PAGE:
IDEAS home Printed from
MyIDEAS: Login to save this paper or follow this series

Are There Classical Business Cycles?

  • Michael Reiter
  • Ulrich Woitek

The aim of this paper is to test formally the classical business cycle hypothesis, using data from industrialized countries for the time period since 1960. The hypoth- esis is characterized by the view that the cyclical structure in GDP is concentrated in the investment series: mixed investment has typically a long cycle, while the cycle in inventory investment is shorter. To check the robustness of our results, we sub- ject the data for 15 OECD countries to a variety of detrending techniques. While the hypothesis is not con rmed uniformly for all countries, there is a considerably high number for which the data display the predicted pattern. None of the coun- tries shows a pattern which can be interpreted as a clear rejection of the classical hypothesis.

If you experience problems downloading a file, check if you have the proper application to view it first. In case of further problems read the IDEAS help page. Note that these files are not on the IDEAS site. Please be patient as the files may be large.

File URL:
Download Restriction: no

Paper provided by Business School - Economics, University of Glasgow in its series Working Papers with number 1999_05.

in new window

Date of creation: Feb 1999
Date of revision:
Handle: RePEc:gla:glaewp:1999_05
Contact details of provider: Postal: Adam Smith Building, Glasgow G12 8RT
Phone: 0141 330 4618
Fax: 0141 330 4940
Web page:

More information through EDIRC

References listed on IDEAS
Please report citation or reference errors to , or , if you are the registered author of the cited work, log in to your RePEc Author Service profile, click on "citations" and make appropriate adjustments.:

as in new window
  1. Canova, Fabio, 1996. "Three tests for the existence of cycles in time series," Ricerche Economiche, Elsevier, vol. 50(2), pages 135-162, June.
  2. Gale, Douglas, 1996. "Delay and Cycles," Review of Economic Studies, Wiley Blackwell, vol. 63(2), pages 169-98, April.
  3. Francis X. Diebold & Lee E. Ohanian & Jeremy Berkowitz, 1997. "Dynamic equilibrium economies: a framework for comparing models and data," Finance and Economics Discussion Series 1997-23, Board of Governors of the Federal Reserve System (U.S.).
  4. Canova, Fabio, 1993. "Detrending and Business Cycle Facts," CEPR Discussion Papers 782, C.E.P.R. Discussion Papers.
  5. Burnside, Craig, 1998. "Detrending and business cycle facts: A comment," Journal of Monetary Economics, Elsevier, vol. 41(3), pages 513-532, May.
  6. Wen, Yi, 1998. "Investment cycles," Journal of Economic Dynamics and Control, Elsevier, vol. 22(7), pages 1139-1165, May.
  7. Ulrich Woitek, 1998. "A Note on the Baxter-King Filter," Working Papers 9813, Business School - Economics, University of Glasgow.
  8. Timothy Cogley & James M. Nason, 1993. "Output dynamics in real business cycle models," Working Papers in Applied Economic Theory 93-10, Federal Reserve Bank of San Francisco.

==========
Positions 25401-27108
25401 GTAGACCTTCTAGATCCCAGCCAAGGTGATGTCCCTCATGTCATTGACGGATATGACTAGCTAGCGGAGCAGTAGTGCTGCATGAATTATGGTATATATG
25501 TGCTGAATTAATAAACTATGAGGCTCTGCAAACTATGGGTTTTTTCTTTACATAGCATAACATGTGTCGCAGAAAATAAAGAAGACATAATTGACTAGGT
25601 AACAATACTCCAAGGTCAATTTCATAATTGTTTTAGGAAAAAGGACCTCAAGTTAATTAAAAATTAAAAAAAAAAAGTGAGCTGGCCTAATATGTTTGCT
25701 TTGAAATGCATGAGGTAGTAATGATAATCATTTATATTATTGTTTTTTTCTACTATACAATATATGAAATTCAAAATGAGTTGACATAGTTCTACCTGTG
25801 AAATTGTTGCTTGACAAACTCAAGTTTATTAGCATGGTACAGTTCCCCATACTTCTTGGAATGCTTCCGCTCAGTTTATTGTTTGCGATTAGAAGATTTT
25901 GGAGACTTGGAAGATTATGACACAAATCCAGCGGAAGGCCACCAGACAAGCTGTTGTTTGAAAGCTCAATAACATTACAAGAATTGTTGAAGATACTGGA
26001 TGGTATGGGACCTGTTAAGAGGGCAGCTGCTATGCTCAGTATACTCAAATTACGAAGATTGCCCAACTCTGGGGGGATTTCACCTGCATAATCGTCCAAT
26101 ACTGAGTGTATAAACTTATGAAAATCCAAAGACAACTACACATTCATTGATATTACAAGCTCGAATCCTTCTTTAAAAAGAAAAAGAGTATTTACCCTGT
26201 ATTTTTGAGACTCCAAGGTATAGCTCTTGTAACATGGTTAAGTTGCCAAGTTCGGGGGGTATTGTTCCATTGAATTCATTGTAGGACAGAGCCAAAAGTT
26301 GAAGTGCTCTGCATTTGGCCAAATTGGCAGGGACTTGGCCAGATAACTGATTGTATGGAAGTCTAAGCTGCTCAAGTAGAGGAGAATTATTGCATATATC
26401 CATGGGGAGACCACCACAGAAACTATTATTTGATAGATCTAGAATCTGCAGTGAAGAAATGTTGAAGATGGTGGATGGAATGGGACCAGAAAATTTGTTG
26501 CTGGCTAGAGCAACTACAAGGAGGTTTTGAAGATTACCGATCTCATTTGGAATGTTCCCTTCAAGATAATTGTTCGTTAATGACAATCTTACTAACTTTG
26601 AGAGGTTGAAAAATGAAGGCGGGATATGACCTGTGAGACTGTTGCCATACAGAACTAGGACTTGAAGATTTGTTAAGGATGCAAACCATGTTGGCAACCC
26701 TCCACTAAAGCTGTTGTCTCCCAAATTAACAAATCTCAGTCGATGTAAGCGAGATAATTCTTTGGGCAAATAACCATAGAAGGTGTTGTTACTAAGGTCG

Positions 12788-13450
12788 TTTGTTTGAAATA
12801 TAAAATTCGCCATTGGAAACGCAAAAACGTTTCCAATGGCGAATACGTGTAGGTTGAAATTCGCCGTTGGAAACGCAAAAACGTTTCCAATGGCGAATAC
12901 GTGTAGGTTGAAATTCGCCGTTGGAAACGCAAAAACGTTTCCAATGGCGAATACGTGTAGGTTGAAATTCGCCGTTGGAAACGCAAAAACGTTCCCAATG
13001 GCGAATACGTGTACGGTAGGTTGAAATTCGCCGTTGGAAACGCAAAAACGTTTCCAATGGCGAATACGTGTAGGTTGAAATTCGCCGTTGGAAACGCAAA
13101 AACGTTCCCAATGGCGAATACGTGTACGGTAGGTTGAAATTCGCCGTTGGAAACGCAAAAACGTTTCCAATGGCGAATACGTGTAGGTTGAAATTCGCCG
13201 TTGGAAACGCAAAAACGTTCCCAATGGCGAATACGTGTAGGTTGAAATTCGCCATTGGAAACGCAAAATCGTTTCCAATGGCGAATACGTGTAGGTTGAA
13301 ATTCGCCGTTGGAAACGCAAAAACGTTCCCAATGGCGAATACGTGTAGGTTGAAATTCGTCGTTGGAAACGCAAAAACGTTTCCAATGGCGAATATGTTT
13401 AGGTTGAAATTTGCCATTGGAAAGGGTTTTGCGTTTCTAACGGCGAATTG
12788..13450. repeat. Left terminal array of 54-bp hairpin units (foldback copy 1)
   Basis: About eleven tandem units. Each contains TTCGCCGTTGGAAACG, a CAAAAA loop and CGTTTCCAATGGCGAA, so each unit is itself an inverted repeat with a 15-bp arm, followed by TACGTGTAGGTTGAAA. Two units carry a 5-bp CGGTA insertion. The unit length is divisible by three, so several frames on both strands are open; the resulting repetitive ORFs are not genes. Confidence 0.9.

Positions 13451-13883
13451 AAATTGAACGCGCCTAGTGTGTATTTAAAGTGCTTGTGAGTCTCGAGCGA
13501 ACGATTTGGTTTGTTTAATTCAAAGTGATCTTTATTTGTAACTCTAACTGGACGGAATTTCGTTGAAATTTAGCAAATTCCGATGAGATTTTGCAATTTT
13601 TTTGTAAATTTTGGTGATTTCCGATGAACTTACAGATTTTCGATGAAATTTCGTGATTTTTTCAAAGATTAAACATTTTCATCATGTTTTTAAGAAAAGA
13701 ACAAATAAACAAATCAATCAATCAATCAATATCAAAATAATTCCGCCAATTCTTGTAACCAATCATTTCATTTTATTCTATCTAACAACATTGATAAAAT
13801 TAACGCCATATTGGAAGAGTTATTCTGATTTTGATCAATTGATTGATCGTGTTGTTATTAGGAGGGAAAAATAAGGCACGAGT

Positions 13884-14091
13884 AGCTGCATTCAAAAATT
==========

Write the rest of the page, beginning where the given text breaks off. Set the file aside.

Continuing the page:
9. Marianne Baxter & Robert G. King, 1995. "Measuring Business Cycles Approximate Band-Pass Filters for Economic Time Series," NBER Working Papers 5022, National Bureau of Economic Research, Inc.
  10. Watson, Mark W, 1993. "Measures of Fit for Calibrated Models," Journal of Political Economy, University of Chicago Press, vol. 101(6), pages 1011-41, December.
  11. Lawrence J. Christiano & Robert J. Vigfusson, 1999. "Maximum likelihood in the frequency domain: a time to build example," Working Paper Series WP-99-4, Federal Reserve Bank of Chicago.
  12. Canova, Fabio, 1998. "Detrending and business cycle facts: A user's guide," Journal of Monetary Economics, Elsevier, vol. 41(3), pages 533-540, May.
Full references (including those not matched with items on IDEAS)

This item is not listed on Wikipedia, on a reading list or among the top items on IDEAS.

When requesting a correction, please mention this item's handle: RePEc:gla:glaewp:1999_05. See general information about how to correct material in RePEc.

For technical questions regarding this item, or to correct its authors, title, abstract, bibliographic or download information, contact: (Jeanette Findlay)

If you have authored this item and are not yet registered with RePEc, we encourage you to do it here. This allows to link your profile to this item. It also allows you to accept potential citations to this item that we are uncertain about.

If references are entirely missing, you can add them using this form.

If the full references list an item that is present in RePEc, but the system did not link to it, you can help with this form.

If you know of missing items citing this one, you can help us creating those links by adding the relevant references in the same way as above, for each refering item. If you are a registered author of this item, you may also want to check the "citations" tab in your profile, as there may be some citations waiting for confirmation.

Please note that corrections may take a couple of weeks to filter through the various RePEc services.

This information is provided to you by IDEAS at the Research Division of the Federal Reserve Bank of St. Louis using RePEc data.